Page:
On 22 February 2022, SERI hosted a workshop on “Assisting domestic workers to claim from the Compensation Fund”. The workshop was attended by 8 case managers from South African Domestic Service and Allied Workers Union (SADSAWU), United Domestic Workers of South Africa (UDWOSA) and Izwi Domestic Workers Alliance. 

Domestic workers have been included in Compensation for Occupational Injuries and Diseases Act 130 of 1993 (COIDA) since 19 November 2020 when the Constitutional Court handed down an order in Mahlangu v Minister of Labour, declaring the constitutional invalidity of section 1(xix)(v) of  COIDA which excluded domestic workers employed in private households from the definition of "employee", precluding them from claiming from the Compensation Fund for work-related injuries, illnesses or death. The Court also ruled that the order of constitutional invalidity is to have immediate and retrospective effect from 27 April 1994, which means that those domestic workers and dependants who have experienced work-related injuries, diseases or death as far back as 27 April 1994 are also able to submit their claims.

The purpose of the workshop was to build understanding around COIDA, the claiming process and to identify the steps needed to be taken when assisting domestic workers with their claims. The workshop began with a presentation on COIDA, what constitutes an occupational injury, who can lodge a claim and the implications of the Mahlangu judgment by SERI candidate attorney, Tebogo Tshehlo, followed by a step by step overview of the claiming process by SERI researcher Kelebogile Khunou and SERI candidate attorney Asenati Tukela. Throughout the workshop the domestic worker representatives presented active cases and shared their experiences assisting domestic workers with COIDA claims. SERI senior attorney Thulani Nkosi, who has been involved in the Mahlangu case since its inception and has been involved in the processing of Ms Sylvia Mahlangu’s retrospective claim, shared his own experience and led the question and answer portions of the workshop.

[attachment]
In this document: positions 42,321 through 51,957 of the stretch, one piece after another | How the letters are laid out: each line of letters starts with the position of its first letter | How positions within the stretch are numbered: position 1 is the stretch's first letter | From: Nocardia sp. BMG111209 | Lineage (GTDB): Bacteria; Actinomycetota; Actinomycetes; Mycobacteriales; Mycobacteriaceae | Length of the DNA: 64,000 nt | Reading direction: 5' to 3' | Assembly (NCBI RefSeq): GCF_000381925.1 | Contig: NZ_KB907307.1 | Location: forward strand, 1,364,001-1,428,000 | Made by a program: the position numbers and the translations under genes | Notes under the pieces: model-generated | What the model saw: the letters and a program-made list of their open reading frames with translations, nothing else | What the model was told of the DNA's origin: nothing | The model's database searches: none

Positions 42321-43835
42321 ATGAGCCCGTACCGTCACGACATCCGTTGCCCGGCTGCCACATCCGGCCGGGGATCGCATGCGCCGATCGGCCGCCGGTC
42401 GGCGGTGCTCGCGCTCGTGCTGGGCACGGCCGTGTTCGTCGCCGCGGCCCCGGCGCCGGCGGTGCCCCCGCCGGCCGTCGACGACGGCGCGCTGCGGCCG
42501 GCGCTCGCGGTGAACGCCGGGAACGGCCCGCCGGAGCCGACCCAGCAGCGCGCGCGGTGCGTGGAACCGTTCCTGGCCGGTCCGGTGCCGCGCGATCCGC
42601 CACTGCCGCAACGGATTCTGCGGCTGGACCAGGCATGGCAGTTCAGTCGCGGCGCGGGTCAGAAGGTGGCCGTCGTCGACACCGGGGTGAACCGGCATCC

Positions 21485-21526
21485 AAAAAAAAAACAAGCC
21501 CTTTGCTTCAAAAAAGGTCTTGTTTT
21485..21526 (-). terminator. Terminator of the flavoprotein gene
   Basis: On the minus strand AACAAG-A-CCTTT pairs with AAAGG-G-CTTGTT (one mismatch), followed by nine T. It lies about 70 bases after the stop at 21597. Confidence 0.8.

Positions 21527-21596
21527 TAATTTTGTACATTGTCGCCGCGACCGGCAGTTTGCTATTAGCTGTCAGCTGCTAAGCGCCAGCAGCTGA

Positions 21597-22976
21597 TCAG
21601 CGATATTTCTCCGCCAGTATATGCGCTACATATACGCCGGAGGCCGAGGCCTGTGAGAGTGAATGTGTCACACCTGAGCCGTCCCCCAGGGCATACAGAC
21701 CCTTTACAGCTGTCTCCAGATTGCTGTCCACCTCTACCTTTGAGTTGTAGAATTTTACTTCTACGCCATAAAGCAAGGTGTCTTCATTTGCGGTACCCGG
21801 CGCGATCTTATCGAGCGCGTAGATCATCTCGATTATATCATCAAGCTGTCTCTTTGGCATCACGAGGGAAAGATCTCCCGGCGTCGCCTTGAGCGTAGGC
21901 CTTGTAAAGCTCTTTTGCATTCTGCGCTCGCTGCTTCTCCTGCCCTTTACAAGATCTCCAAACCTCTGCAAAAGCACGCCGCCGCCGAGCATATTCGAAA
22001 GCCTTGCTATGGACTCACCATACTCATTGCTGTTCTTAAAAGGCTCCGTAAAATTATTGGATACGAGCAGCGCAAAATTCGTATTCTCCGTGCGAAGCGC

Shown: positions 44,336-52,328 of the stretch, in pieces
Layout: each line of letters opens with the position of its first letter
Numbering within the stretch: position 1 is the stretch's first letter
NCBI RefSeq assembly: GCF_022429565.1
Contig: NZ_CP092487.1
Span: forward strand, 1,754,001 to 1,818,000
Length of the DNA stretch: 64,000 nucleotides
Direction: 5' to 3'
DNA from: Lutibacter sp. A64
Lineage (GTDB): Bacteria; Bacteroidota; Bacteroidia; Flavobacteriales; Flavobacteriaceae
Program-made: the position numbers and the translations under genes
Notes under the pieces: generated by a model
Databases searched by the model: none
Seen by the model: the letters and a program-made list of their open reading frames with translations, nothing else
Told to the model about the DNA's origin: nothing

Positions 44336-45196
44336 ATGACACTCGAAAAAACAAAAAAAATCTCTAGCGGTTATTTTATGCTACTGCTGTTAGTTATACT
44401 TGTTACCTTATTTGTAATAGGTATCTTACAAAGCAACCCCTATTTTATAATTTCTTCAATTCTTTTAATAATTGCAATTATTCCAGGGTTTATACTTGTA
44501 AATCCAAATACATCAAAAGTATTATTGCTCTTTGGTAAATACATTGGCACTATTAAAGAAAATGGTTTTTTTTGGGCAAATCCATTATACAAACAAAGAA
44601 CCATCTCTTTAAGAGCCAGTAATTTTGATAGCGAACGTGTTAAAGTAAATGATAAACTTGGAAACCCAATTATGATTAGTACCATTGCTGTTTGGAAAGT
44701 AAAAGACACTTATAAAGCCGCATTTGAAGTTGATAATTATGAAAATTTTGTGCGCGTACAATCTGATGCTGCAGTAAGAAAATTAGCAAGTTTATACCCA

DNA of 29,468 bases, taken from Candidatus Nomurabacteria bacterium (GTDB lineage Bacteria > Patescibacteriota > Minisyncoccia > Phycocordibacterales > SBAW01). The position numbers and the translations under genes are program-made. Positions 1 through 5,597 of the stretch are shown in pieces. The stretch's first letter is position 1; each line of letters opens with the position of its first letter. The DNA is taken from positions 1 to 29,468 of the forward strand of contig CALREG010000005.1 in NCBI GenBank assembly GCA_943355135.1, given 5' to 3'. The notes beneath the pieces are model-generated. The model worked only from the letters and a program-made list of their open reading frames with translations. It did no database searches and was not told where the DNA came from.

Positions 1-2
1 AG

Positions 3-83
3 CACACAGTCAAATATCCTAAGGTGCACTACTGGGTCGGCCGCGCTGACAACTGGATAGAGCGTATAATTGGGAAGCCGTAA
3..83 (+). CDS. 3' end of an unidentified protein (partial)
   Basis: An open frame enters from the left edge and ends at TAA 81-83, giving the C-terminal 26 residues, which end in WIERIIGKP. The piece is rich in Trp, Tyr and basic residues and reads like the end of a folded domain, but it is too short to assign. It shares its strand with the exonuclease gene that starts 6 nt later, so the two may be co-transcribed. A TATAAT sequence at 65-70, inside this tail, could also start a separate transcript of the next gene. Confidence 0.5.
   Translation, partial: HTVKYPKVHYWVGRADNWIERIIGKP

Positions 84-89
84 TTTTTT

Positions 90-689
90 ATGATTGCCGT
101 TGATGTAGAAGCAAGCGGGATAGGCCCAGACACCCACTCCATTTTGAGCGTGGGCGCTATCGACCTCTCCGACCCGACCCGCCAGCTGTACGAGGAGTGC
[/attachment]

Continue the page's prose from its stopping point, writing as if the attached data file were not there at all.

The joint experiences of the respective organisations highlighted several issues in implementing the Mahlangujudgment: 

  • The need for awareness campaigns on the inclusion of domestic workers in COIDA for the general public.
  • The need for workshops for domestic workers to understand COIDA, the benefits and the claiming process.
  • The challenges related to processing of retrospective claims, where an employer is untraceable and where supporting documents cannot be found. 

At the end of the workshop all the participants expressed that their understanding of COIDA, the Mahlangujudgment, and the steps they need to take to assist a domestic worker with a potential claim, had advanced significantly. 

 

COIDA workshop   COIDA WorkshopII